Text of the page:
In the present study, we show that when non-digest- ible materials, such as Texas red-labeled dextran, were fed to NRK cells, they were excluded from acid hydrolase-enriched lysosomes and accumulated in non-acidic and less degradative compartments. The formation of these compartments was inhibited by a reagent that impairs membrane transport out of late endosomes and lysosomes, suggesting that these com- partments are produced through the post-lysosomal membrane trafficking. Our results further show that the formation of the post-lysosomal compartments seems to be regulated by an acidification of lysosomes and the microtubule organization.

Experimental procedures

Materials. Culture media and fetal bovine serum (FBS) were pur- chased from Gibco-BRL (Grand Island, NY). Filipin and nocodazole were obtained from Sigma Chemical (St. Louis, MO). Texas red- and Oregon green-conjugated dextran (Mr, 70,000 lysine fixable), and Alexa488-, Alexa594-, and Cascade blue-labeled secondary antibodies were purchased from Molecular Probes (Eugen, OR). U18666A was obtained from Biomol (Plymouth Meeting, PA).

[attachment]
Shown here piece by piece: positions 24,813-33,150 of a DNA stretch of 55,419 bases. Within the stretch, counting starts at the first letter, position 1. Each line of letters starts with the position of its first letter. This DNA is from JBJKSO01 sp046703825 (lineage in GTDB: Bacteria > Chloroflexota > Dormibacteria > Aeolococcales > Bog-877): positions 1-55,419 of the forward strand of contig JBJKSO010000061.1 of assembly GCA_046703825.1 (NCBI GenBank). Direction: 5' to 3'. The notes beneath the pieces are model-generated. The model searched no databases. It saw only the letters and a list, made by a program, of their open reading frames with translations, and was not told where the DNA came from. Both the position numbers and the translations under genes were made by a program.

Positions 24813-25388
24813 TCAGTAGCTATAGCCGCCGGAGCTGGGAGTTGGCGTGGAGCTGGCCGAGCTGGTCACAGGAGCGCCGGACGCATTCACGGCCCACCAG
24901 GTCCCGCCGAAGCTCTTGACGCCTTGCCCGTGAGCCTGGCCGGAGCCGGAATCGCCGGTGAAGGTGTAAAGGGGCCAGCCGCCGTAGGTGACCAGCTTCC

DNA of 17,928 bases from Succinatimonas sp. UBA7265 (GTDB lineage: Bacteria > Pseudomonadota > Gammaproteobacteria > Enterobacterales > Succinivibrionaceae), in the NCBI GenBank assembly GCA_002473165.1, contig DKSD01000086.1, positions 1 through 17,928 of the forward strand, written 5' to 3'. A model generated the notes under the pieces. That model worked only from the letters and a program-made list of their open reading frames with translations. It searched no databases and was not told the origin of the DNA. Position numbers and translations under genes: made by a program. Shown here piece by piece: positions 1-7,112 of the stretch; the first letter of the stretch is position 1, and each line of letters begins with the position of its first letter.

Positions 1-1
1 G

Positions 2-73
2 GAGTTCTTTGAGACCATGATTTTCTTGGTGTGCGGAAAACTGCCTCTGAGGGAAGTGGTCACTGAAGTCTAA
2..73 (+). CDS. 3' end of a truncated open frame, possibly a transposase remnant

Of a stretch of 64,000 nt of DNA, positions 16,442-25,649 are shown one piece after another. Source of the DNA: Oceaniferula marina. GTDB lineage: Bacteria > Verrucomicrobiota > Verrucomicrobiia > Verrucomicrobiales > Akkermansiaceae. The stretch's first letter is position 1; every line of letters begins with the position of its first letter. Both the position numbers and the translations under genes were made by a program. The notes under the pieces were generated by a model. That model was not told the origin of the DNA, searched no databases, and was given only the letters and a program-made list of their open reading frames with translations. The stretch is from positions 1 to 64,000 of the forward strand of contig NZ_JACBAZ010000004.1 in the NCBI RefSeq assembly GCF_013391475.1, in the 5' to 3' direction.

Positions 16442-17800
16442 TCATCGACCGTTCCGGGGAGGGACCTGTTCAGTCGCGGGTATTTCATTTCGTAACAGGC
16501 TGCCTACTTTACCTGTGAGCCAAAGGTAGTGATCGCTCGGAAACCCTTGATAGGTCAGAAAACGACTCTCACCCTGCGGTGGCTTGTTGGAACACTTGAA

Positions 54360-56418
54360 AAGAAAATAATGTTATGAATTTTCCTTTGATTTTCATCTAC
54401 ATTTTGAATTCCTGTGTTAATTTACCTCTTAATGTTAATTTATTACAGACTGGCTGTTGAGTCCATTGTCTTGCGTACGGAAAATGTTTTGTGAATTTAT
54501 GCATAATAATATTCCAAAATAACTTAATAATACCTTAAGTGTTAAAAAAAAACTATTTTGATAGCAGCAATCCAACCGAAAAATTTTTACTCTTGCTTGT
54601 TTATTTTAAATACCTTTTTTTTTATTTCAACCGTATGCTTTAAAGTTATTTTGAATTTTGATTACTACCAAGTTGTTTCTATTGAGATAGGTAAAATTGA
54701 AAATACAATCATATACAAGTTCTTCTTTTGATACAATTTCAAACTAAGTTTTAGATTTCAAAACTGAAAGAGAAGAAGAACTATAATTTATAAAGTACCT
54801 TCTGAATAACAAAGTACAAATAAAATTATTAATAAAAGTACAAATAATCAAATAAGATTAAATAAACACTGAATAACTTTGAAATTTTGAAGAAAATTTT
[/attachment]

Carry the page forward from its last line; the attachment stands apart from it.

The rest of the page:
Antibodies. Rabbit polyclonal antibodies to rat LGP85 were raised against a purified LGP85 from isolated rat liver lysosomal membranes [7]. Mouse monoclonal antibodies to rat LGP85 were kindly provided by Kenji Akasaki (Fukuyama University, Japan). Rabbit polyclonal antibodies to rat cathepsin D have been previously described [8]. Mouse monoclonal antibodies to GM130 were purchased from Transduction Laboratories (Lexington, KY).